Written and directed by Eugene Kotlyarenko, co-written by Gene McHugh, thirsty for a following, Kurt Kunkle (Joe Keery) is a rideshare driver who has figured out a deadly plan to go viral. Also starring: Sasheer Zamata, David Arquette, Kyle Mooney, Mischa Barton, Frankie Grande and Lala Kent.
The insane desire for social media popularity is possibly one of the most relevant things you could make a film about in today’s world that isn’t inherently political, with new generations of children growing up wanting to be YouTube stars and influencers. The first few minutes of the film set that up perfectly, watching Kurt making his videos with the greetings and sign offs, the pleas for subscribers, it’s akin to Kayla in Bo Burnham’s Eighth Grade throwing up that peace sign and saying Gucci, it’s intensely awkward yet apt, except she didn’t want to kill people. It’s excessively sad that the premise of this film, murdering for internet popularity feels entirely possible, with the insane value that some people put in having a social following today.
Joe Keery brings the perfect energy to Kurt, it’s a classic blend of desperation and naivety, he’s manic yet he acts entirely as though what he’s doing is logical which gives him this weird balance of polite and murderous. He’s entirely cringeworthy and part of you will want to look away and yet you can’t help but to keep watching, which certainly speaks to how convincing Keery’s portrayal is. Casting Sasheer Zamata was a brilliant choice, she brings those typical fiery, smart, witty and strong qualities that she’s so good at and her involvement in the story works so well, which unfortunately can’t be further explained without spoilers. Bringing in Kyle Mooney alongside her was a nice touch to play an amalgamation of the types of men found working in comedy, poking fun at the weaknesses in their industry. Arquette and Barton make brief but solid appearances, the latter isn’t immediately recognisable but it’s nice to see her on the screen again outside of reality TV, while the former provides the perfect deadbeat DJ dad.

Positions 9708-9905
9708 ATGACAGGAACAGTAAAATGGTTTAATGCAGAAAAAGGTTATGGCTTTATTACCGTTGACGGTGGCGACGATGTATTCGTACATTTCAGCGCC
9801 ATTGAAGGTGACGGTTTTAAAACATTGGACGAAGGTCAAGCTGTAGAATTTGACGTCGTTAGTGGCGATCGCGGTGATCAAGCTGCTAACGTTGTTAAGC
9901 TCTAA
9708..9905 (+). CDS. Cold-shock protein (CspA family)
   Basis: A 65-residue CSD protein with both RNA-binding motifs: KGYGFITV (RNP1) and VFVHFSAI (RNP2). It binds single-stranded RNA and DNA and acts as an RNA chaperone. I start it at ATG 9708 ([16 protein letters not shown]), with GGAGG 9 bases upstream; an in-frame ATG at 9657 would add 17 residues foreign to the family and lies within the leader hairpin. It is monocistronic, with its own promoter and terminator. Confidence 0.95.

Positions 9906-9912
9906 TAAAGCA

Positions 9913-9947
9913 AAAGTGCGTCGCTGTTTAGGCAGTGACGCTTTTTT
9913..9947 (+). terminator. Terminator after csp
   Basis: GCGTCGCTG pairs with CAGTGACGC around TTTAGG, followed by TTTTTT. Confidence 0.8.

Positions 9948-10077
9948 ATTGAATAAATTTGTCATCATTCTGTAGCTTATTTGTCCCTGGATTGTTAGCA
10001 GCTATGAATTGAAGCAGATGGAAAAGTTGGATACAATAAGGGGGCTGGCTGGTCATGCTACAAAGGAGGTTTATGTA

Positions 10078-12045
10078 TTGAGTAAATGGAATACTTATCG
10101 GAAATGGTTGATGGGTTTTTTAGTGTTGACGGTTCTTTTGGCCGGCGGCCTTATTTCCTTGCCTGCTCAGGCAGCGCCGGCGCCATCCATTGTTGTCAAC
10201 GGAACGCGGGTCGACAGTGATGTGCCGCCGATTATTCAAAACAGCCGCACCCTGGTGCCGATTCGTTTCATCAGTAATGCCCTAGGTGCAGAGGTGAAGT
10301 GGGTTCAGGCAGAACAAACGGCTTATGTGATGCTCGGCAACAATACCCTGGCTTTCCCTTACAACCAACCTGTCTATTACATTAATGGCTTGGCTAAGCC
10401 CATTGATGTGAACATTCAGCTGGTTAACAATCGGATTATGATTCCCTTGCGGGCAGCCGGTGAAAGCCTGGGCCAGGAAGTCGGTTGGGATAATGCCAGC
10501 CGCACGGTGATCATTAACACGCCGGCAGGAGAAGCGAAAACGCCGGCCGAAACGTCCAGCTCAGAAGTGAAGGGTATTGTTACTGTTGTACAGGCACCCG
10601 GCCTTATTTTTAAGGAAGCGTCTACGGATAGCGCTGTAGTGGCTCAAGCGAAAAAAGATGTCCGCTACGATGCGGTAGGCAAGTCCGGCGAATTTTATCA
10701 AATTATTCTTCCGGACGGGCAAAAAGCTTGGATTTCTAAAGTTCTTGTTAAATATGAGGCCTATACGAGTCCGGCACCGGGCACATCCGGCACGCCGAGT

The writing is, to pick an appropriate phrase, on point, it captures that world and its attitudes so well, it feels entirely real. It brings through that palpable awkwardness in such an effective manner that it’s a little hard to watch at times but it’s using that in its favour which is actually quite clever when it’s backed up by a well paced progression to his murderous antics. Also credit has to go to whoever wrote all of the live video comments, there are so many of them and again, it feels very real. Its overall message, particularly held in the ending, is poignant about the morality of the internet, anonymity and how short attention spans are these days, moving from horrified to completely disillusioned or complacent.
Kotlyarenko’s direction is well done, it feeds directly into the YouTuber feel with Kurt’s well and truly camera’d out car and he uses those multiple angles very well, especially allowing for some quick, sharp editing that feeds into its great pace. It purposefully uses all the awkward, clumsy shots that you’d get from anyone filming themselves but it does so in a way that it never takes away from the scene it uses different ways to always ensure you get the full picture.
Spree is observant, deceptively clever and intensely awkward, it will make you want to cringe, to look away or maybe even want to stop watching and yet you simply can’t help being glued to it. Joe Keery gives the perfect performance as Kurt, you can easily imagine there being many like him out there undiscovered, striving to get out of obscurity and all you can do is hope they don’t start killing people too. The direction does really well to recreate a mix of YouTube and Instagram experiences, as well as using CCTV, it’s almost like watching a true crime documentary, in how it only creates footage that’s been recorded by Kurt or those around him. You have to give the filmmakers credit here for making something that initially makes you not want to like it, only to draw you in more and more as time goes on.